Kittens on lap
My new writing helpers for Timber Howligan Book 2, junior secret agents Roddy and Sasha

Timber Howligan Secret Agent Cat is a book about saving animals, and I have celebrated that in many ways. When I finished my first draft, I went to the local animal shelter and adopted two cats. They were on sale, real cheap-$1 each! Since then I’ve paid thousands of dollars in vet bills for them, so the lesson here might be “you get what you pay for.” One came with the equivalent of “cat herpes virus,” which he spread to the other in the form of corneal ulcerations—now they get medicine every day in their wet food. They other has bladder stones and low-motility, so he has a special diet and is an all-around special needs kitties. But, you know, they’re great cats—very cuddly!

When I published Timber Howligan, I dedicated all the proceeds to the animal rescue organization Alley Cat Allies, and have been able to donate over $100 this year. Then, possibly because I needed motivation on Timber Howligan Book 2, possibly because I really am a Crazy Cat Lady, or possibly because my daughter asked me to, I decided we could foster kittens.

What better way to save lots of animals, I thought?

We’ve got a great home for it. We have an extra bedroom where we can quarantine new kittens. We have kids and cats and dogs so we can attest that the animals get along with EVERYONE. And we understand that foster cats are only here temporarily, until they find their forever homes.

Right? Right?

The first pair of foster cats came and went. I staged a photo shoot. I wrote GREAT copy. Man, can I sell kittens. They were in and out within two weeks. Barely time to notice that Binx had a rash—no problem, he came with it, his owner said it was getting better, right?

Then another pair came into our lives, and everything fell apart. Because these were the BEST kittens in the world. They like to play. They like to snuggle. They like people, cats, and dogs. They almost had a home…and then the guy found out he had to pay for them. So we came back from Christmas break, and joy joy, the kittens are still here, still as cute as can be, and my husband says, “Wow, if I’d met these kittens first, I’d be a cat person.” And I swear he starts to think… “We’re inevitably going to end up adopting some of these cats, and these sure are better than the cats we already have.”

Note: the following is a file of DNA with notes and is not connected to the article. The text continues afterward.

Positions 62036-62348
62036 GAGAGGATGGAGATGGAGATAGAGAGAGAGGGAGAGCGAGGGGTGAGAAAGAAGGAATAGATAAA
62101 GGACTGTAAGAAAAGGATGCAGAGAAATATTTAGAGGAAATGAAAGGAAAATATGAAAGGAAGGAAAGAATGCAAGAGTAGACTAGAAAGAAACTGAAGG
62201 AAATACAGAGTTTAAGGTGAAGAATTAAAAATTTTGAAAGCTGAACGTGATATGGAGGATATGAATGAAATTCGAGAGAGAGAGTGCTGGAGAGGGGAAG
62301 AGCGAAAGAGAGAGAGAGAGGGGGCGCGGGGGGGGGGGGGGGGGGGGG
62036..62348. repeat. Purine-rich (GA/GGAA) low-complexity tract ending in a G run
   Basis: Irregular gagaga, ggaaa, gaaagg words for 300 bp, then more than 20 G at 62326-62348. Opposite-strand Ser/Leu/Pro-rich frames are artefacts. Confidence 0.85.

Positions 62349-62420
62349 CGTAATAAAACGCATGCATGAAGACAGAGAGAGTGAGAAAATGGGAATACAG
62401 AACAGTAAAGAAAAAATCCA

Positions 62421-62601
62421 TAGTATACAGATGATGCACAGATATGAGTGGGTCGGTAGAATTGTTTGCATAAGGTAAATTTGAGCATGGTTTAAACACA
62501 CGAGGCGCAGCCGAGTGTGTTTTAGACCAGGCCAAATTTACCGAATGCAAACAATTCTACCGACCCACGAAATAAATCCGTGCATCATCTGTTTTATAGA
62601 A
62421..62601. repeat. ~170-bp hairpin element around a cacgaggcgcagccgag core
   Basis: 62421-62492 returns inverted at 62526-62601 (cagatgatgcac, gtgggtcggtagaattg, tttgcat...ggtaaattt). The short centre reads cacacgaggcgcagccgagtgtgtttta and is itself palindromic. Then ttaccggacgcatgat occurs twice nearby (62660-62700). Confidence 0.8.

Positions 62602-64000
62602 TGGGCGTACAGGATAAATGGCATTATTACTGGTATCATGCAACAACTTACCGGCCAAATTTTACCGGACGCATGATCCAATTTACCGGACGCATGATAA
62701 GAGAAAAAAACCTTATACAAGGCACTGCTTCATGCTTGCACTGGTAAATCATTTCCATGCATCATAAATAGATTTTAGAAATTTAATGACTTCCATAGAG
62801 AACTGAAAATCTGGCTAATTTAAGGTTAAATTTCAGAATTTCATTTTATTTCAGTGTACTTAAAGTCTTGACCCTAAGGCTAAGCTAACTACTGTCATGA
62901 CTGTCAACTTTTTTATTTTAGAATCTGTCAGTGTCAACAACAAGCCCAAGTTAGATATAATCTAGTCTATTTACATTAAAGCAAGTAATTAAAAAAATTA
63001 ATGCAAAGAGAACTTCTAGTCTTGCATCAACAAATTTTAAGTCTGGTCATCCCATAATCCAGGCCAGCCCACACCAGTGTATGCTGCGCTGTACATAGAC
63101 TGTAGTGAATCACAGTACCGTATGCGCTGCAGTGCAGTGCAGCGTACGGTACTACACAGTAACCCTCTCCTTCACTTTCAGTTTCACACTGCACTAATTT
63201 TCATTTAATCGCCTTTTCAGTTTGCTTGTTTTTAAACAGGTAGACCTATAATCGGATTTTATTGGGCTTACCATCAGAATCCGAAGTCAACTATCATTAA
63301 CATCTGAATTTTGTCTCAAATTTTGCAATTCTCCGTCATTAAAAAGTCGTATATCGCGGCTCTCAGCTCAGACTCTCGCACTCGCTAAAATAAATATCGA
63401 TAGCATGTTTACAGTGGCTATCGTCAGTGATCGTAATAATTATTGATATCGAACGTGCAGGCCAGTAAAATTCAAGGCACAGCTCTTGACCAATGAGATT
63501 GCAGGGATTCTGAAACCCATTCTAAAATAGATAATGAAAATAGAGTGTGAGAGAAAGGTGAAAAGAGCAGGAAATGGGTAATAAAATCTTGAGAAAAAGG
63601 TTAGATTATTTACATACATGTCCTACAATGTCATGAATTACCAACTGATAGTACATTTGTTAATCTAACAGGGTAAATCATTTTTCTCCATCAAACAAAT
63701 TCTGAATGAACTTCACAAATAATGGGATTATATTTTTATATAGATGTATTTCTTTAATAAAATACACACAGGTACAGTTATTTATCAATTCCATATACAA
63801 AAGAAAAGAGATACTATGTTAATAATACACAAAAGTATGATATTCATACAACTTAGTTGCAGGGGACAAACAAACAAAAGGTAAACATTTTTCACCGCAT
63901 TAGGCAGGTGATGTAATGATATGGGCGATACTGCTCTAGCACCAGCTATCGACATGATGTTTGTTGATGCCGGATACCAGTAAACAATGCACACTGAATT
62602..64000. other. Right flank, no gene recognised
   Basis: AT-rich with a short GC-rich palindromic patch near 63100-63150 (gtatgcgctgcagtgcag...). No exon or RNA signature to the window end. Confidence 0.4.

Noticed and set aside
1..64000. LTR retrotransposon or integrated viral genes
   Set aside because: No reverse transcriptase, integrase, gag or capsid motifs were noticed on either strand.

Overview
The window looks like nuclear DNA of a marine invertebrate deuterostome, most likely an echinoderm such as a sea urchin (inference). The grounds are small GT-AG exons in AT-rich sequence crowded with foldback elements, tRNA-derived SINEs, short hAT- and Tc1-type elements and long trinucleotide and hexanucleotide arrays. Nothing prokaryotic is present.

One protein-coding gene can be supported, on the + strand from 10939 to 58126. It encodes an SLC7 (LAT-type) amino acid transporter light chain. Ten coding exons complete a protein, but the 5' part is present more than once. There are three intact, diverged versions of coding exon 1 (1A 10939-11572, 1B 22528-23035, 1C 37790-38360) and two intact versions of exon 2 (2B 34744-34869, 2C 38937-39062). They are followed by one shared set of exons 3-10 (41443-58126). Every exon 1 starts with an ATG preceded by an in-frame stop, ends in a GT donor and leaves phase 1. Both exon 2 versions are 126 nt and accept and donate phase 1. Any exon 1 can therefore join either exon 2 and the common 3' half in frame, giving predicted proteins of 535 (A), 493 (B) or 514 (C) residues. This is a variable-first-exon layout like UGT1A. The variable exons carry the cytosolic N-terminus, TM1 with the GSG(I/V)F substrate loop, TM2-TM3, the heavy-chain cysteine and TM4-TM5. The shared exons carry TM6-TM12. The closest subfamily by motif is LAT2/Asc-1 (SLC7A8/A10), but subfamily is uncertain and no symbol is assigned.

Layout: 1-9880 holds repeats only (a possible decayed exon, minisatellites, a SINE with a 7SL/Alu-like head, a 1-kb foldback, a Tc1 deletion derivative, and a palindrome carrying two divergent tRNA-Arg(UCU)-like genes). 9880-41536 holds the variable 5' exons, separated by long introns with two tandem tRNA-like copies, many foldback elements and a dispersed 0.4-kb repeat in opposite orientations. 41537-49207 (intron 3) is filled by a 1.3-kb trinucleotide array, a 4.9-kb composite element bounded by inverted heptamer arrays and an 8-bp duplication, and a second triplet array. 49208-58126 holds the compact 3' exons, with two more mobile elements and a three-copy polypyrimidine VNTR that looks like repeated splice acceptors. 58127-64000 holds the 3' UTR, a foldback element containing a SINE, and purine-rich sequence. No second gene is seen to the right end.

And I’m thinking, that’s not how fostering works.

But I got over-ruled, because these are the best kittens in the world.

So we adopt the kittens, and I’m thinking we can just foster the next pair and I can sell THOSE. Because I really like selling kittens. It’s kind of fun.

Then I find out I have ringworm. Remember Binx’s rash?

Fact: Ringworm is not fun. Fact: Ringworm is very contagious.

So my quarantine bedroom is now taken over by my special needs kitty, because he got ringworm, probably from me. And if you read about how to disinfect a house after a ringworm infestation, the take-home message is, you might as well use Napalm. Either that or bathe your cats twice a week, bleach every surface, vacuum, and then throw out your vacuum cleaner.

I like the website that say “this is a minor skin infection, here’s this cream” better, but which one do you believe?

Fact: I will most often pick the option that does not involve bathing cats.

In the mean time, the rest of us are healthy (so far), and I’m getting lots of inspiration from my new writing routine, which involves letting the junior secret agent cats sit in my lap while I work on the sequel. We have five cats. Six litter boxes. And an entire room quarantined due to fungal infection.

I may….MAY….have carried this cat thing a bit too far.

But when I finish the sequel, I’ll just have to start volunteering AT the shelter. That’s the solution….

2 thoughts on “How to Tell if You are Really a Cat Person

  1. I wish I could foster kittens, but I have a small apartment so I can only really foster one cat at a time. And even then, it’s so difficult not to keep them! 🙂

    1. I found that out the hard way!! This seems to be a common theme from everyone I’ve talked to who fosters…but if you didn’t like cats, you wouldn’t volunteer to do it in the first place, so I suppose it’s always going to be hard to let them go. Maybe once we eradicate this fungal infection I’ll try again some day…if I can talk my husband into it!

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